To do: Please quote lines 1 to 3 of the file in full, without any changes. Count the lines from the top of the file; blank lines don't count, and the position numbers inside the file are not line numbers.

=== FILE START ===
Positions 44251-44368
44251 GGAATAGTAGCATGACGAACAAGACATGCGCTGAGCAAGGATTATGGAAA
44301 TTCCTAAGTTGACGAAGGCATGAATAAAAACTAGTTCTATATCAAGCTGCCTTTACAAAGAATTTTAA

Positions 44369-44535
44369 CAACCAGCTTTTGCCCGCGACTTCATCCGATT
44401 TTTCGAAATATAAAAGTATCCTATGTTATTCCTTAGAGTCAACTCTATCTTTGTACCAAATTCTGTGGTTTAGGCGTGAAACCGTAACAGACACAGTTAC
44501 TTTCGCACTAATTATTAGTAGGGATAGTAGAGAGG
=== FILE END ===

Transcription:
Positions 44251-44368
44251 GGAATAGTAGCATGACGAACAAGACATGCGCTGAGCAAGGATTATGGAAA
44301 TTCCTAAGTTGACGAAGGCATGAATAAAAACTAGTTCTATATCAAGCTGCCTTTACAAAGAATTTTAA